On the topic of fire ground searches, I often hear a gross amount of misinformation and fear speak. This normally perks my ears and readies my mind for a conversation of great importance to me. After the talk, which usually turns into an argument that ends with “Well you just have to do what I tell you to”, I find myself thinking. Why should I have to convince firefighters to do a search? This topic of search culture usually leaves me searching for something else. Some of my associates think the answer is simple, and can be boiled down to misguided priorities. If that’s the case, what we really should be searching for is understanding. But it’s not that simple. We’re talking fire service culture, generational gaps, and different knowledge and skills. So how can pro search firefighters effectively argue their points? I have a few pointers that I think can help move you forward.
The most important thing we have to do is know our job. Don’t go into a battle without a sword. If you cannot argue your point, then don’t bother, because you’re about to hear every reason in the world as to why you’re wrong and they are right. By knowing our job, we know that every situation dictates a different response. So, don’t get sucked into a “Well what if this happens” battle. You will lose. Stick to the fundamentals of the fire service and remind them that our goal is to remove victims as quickly as possible from IDLH, or potentially IDLH environments by occupying as much space in that structure as we safely can, as quickly as we can.
This next one is important. Lose your ego and be prepared for theirs. We all know the rules. Don’t discuss religion or politics right? Well in this day and age we’re close to not being able to rationally discuss strategies and tactics. Once the ego comes out, just walk away. Come back another time prepared for rational conversation. It is not easy to challenge someone else’s opinion when they have held it for so long. Remember we have to stay on point. When they say survivability profile or insist that exposures are top priority, we have to provide evidence and time proven tactics to counter argue.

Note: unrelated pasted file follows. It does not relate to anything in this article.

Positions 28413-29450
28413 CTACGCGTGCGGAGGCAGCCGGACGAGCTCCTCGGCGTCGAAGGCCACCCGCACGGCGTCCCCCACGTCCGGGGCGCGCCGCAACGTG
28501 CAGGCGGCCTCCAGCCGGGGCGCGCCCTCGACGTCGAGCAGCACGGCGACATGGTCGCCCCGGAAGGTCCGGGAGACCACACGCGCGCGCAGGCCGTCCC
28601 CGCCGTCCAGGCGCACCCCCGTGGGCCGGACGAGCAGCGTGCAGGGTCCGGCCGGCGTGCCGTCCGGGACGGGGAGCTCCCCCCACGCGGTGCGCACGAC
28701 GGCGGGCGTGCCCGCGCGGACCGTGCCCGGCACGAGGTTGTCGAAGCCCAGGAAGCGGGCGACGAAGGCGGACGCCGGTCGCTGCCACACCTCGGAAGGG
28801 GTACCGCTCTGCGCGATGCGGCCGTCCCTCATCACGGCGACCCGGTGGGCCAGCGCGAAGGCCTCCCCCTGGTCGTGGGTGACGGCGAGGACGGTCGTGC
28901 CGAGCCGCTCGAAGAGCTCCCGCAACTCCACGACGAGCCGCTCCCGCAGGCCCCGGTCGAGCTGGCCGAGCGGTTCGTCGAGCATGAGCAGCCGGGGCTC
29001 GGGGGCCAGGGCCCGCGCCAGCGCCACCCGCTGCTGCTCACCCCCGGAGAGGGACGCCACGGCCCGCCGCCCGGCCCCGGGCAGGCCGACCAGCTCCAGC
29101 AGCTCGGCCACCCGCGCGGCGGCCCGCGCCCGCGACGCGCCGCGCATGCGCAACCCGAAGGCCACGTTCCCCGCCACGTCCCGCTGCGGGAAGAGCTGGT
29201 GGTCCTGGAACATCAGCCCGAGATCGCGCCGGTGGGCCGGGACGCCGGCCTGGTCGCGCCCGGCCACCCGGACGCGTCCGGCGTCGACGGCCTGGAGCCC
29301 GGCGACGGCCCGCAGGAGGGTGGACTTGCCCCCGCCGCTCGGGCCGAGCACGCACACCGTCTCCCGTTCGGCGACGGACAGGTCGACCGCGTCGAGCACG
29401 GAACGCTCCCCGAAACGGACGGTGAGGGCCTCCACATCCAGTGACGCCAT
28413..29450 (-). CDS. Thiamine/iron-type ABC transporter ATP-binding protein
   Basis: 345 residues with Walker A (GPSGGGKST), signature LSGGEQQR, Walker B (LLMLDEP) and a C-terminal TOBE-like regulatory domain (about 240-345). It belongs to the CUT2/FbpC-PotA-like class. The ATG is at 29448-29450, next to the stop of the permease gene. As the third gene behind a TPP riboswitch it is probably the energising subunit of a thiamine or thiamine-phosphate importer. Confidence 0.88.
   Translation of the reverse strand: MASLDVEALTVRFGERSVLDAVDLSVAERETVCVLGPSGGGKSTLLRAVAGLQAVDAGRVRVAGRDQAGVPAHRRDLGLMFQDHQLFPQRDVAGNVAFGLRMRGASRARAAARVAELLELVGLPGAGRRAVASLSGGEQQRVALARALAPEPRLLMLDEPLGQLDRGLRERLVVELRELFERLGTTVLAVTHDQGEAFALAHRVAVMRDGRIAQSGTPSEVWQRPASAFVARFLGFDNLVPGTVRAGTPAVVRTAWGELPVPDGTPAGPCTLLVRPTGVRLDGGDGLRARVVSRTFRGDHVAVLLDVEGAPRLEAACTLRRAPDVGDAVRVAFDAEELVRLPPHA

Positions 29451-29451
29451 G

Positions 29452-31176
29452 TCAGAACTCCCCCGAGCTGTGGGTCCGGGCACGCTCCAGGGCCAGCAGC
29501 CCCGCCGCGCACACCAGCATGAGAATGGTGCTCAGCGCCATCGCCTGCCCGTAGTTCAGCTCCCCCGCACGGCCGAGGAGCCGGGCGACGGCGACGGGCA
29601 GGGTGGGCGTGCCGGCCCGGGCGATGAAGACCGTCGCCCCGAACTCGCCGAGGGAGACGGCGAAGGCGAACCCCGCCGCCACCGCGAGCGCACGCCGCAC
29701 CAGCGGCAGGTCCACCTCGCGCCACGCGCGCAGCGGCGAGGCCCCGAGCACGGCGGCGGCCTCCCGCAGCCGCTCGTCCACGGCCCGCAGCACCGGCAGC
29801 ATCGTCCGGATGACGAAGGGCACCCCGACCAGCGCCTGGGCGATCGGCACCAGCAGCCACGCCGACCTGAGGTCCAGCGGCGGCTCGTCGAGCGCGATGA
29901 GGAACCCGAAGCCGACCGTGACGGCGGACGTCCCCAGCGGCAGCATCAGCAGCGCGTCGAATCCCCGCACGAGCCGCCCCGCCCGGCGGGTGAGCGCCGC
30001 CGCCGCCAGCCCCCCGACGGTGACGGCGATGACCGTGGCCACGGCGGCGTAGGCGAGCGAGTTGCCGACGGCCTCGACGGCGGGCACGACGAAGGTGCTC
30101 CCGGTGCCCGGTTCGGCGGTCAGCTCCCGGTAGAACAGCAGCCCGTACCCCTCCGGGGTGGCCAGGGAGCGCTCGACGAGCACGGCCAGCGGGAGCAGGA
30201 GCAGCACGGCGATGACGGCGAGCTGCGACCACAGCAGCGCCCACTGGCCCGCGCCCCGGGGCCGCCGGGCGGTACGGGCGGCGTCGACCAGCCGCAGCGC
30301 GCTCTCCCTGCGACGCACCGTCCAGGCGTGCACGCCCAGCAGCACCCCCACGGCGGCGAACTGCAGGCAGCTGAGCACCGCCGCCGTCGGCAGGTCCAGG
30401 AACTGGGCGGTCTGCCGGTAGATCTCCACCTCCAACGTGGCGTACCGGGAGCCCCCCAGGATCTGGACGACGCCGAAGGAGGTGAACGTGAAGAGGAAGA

Do some research. Get the numbers on deaths during search. Find out what happened. Was it a floor collapse or heart attack? This is important because fear is a huge search deterrent. Research different department’s standards regarding searches, especially the big boys like FDNY, Chicago, Detroit, etc. These guys see a lot of work and their input on the fire service is priceless. This is a great time to consider your staffing levels and how they impact the fire ground. If you have plenty of personnel, discuss efficiency in completing task using different companies’ traditional roles. If trucks are being assigned to RIT instead of search or being used as manpower for suppression, ask why. Try and understand the viewpoints of the opposition through your research. If you are at a smaller department, discuss how search could be better integrated into fire suppression or maybe why a quick search in priority areas could be more beneficial to potential victims than suppression.
Riding assignments and standing orders. In my opinion, this is one of the best things a department can do to increase efficiency on the fire ground. If you have a dedicated company for search, usually the truck, and they show up knowing the task they have to complete, operations can flow and command can focus on the incident and not each individual task. Does your department understand the difference between a strategy and a tactic? Is command laying out the strategy and letting the officers use tactics to control the incident? Find these things out, understand what you’re up against. You may be closer than you think.
These pointers should get you off to a good start. We still have to consider where the fire service is at the moment. NIMS and ICS has sprung a “check box” style of command. Some use it better than others, but if RIT is on the checklist, and the next company in is a truck, then this can be an issue for completing a timely search. If your department falls into this category, then discuss utilization of resources. Discuss utilization of personnel and officers. Are we using our people correctly for the type of incident we have? Do we really need to take officers away from a crew to set up divisions, resource units, sectors, groups, or whatever else we can think of on a typical residential structure fire? Plan for these things to come up in discussion and have an adequate argument. Lastly, this will be a long fight. The more people we have on our side that believe in having a strong search culture, the more likely we’ll see improvement. Remember, everyone has an opinion, but our side puts the citizens first, and it’s a conversation worth having.